Student testimonials: Where are our grads now?

John Prindiville, MSc Biology (Toxicology)

John Prindville

Tell me about your job. Is what you do different in any way from what others in your profession do?

I work for a federal government program conducting ecological risk assessments of substances that are new to Canada. This involves reviewing toxicological and physical/chemical data and exposure information to evaluate the hazard, environmental fate, and potential for ecological risk. Where a potential risk is identified, I help develop mitigation measures and supporting regulatory instruments.

My job represents a specialized part of the environmental assessment field and differs from other types of ecological assessments in that it is focused on individual substances rather than being project-based, such as environmental impact assessments (e.g. infrastructure projects) or risk assessments and remediation of contaminated sites.

Can you tell me about your background and how you got into this field?

I graduated with a Bachelor of Science (biology) and Master’s of Science (biology, with specialization in chemical and environmental toxicology), both from the University of Ottawa. I’ve always found toxicology very interesting as it is truly multidisciplinary, mixing biology, chemistry and pharmacology.

My career in the environmental science field began during my graduate program and started with contract work for the federal government developing guidance documents on how to evaluate and interpret ecotoxicity studies.

What personal characteristics are required for someone to be successful in your job?

Detail oriented, inquisitive, comfortable with self-directed learning, and not being reluctant to ask questions.

How much job security is there for people in your field?

Being employed by the federal government, there is reasonable job security.  There is always a greater element of uncertainty for those who pursue work in consultancy, which is a substantial portion of the field.

What other jobs could you do with the skills you have gained in this field?

Other potential career avenues could be: toxicologist/scientist for private labs; regulatory affairs for industry; environmental health and safety;

What do you think the future holds for people in your profession?

I think that public interest in maintaining and promoting healthy environments and sustainable development is strong and will remain so. This will translate into fulfilling careers for those interested in the profession.

What are the biggest challenges in your job?

The biggest challenge is always staying current with the recent advancements in the field, and then incorporating them into the workplace.

What should people do to get started: Any suggestions about courses or study program, internships, etc.?

One of my learning moments was realizing the fundamental importance of chemistry in environmental science and toxicology. I would advise taking environmental chemistry courses to anyone interested in the field.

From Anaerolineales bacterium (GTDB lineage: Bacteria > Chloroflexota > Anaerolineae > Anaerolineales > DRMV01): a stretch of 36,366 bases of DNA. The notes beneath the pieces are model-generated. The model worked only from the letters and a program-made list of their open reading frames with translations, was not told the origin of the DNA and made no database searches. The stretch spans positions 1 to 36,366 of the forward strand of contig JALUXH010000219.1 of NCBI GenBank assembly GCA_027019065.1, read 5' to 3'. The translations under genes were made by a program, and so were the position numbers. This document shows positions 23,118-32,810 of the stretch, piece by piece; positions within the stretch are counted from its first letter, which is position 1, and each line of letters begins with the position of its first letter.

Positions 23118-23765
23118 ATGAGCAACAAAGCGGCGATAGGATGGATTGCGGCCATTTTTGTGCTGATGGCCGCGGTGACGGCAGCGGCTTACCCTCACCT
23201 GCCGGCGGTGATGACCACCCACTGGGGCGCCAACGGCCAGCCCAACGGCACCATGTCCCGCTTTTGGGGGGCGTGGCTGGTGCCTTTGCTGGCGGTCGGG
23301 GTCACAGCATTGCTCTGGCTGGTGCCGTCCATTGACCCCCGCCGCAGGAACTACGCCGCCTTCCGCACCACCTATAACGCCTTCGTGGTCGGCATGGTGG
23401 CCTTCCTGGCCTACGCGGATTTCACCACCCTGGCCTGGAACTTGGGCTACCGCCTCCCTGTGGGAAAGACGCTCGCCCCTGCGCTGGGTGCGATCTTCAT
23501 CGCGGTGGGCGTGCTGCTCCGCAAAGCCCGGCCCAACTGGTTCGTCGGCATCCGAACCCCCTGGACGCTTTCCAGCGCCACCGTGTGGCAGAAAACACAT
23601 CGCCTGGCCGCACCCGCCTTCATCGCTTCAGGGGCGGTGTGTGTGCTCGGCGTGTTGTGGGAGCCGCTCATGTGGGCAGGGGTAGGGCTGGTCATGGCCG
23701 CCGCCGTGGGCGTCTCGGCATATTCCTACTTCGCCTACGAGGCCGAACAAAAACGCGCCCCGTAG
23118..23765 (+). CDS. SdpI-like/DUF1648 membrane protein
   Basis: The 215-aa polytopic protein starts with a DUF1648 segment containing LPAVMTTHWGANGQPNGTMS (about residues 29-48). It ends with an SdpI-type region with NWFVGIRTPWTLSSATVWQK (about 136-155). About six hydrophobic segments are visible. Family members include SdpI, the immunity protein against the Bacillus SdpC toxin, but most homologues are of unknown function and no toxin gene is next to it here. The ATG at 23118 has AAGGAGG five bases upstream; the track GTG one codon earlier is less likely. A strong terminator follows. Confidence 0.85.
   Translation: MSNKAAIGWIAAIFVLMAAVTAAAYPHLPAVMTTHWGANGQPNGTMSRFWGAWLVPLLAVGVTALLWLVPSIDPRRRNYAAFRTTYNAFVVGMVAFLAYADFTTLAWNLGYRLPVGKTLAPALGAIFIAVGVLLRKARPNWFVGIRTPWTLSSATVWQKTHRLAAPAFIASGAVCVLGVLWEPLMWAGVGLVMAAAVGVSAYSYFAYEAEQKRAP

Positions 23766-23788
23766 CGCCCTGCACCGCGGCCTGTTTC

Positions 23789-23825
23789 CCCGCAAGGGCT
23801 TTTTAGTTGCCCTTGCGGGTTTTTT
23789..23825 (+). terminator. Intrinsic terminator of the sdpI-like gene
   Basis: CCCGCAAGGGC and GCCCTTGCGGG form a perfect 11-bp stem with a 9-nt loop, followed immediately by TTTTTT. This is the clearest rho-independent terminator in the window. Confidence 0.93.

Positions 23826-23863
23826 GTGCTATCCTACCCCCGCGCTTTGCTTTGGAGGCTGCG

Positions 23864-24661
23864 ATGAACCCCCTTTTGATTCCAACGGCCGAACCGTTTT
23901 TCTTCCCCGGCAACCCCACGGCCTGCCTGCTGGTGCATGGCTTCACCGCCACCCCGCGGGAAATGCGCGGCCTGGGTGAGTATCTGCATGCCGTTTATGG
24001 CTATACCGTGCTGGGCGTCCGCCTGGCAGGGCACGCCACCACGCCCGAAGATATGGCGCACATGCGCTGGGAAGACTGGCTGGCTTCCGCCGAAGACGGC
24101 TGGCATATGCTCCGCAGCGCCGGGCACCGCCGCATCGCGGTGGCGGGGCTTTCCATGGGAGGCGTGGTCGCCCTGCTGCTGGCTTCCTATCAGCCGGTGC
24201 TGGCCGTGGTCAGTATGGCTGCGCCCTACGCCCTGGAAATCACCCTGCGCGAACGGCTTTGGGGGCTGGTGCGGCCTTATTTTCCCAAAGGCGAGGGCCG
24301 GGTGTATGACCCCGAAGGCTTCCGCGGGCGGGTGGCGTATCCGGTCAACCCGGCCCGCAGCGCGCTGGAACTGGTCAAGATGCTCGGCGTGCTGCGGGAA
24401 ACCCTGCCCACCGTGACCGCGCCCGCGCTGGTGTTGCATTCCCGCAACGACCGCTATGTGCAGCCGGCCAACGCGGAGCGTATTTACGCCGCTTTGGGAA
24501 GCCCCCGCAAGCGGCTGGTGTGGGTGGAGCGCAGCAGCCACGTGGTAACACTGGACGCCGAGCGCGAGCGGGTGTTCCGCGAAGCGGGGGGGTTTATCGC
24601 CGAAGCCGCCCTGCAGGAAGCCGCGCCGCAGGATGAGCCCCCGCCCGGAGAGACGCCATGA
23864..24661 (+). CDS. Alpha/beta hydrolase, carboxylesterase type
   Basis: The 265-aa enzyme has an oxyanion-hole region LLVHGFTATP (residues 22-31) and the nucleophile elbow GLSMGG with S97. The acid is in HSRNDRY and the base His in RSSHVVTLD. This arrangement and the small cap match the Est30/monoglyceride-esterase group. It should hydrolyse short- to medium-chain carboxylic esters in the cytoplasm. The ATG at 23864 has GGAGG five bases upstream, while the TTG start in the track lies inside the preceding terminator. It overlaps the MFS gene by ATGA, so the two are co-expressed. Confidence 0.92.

There are federal student work experience programs and co-op placements that offer great opportunities to learn about government involvement in this field while gaining work experience.

Liza Hamilton, MSc Biology (Ecology)

Liza Hamilton

Degree attained at uOttawa: Masters in Biology

Final degree attained: Masters in Biology

Job Title: Biologist

 “My Master's degree in Biology from the University of Ottawa directly prepared me for the work I do daily in my career. I work for a consulting company and we regularly design studies to assess the impact of human activities such as mining and development on the aquatic environment. My strong background in bio-statistical analysis has been the most useful skill I honed during my time at Ottawa U. Statistics is something that few people are competent at and it is invaluable when working in this field. Understanding statistics and what they can do for you helps in proper experimental design for large and small scale projects. My Master's degree also allowed me to learn how to take a project from the beginning stages and see it through to the end. Having practical experience before stepping into the work-force helps open up doors for graduate students.”

Valérie S. Langlois, PhD Biologie (Toxicology)

Valérie S. Langlois

Degree attained at uOttawa: B. Sc. Env. Sciences and Ph. D. Biology

Final degree attained: Ph. D. Biology

Job title: Environmental Toxicology and Endocrinology Laboratory (ETE), Dept. Chemistry & Chemical Engineering, Royal Military College of Canada

“My Ph. D. in biology at UO was an unique opportunity for me to learn how to conduct rigorous research in the field of biological sciences. During my degree, I was mentored and trained by highly qualified professors who made my UO experience critically important and positive to obtain my current job as an Assistant Professor at the Royal Military College of Canada.”

Robert Zhao, PhD Biology

Robert Zhao

Degree attained at uOttawa: MSc and PhD in Biology

Final degree attained: PhD in Biology

Job Title: Manager, Life Science, L’Oréal R&I China

“Bio PhD degree is the primary condition for the manager-level position at the department of Life Science in L’Oréal R&I, even if the applicant has a rich working experience in cosmetics and/or biology.”

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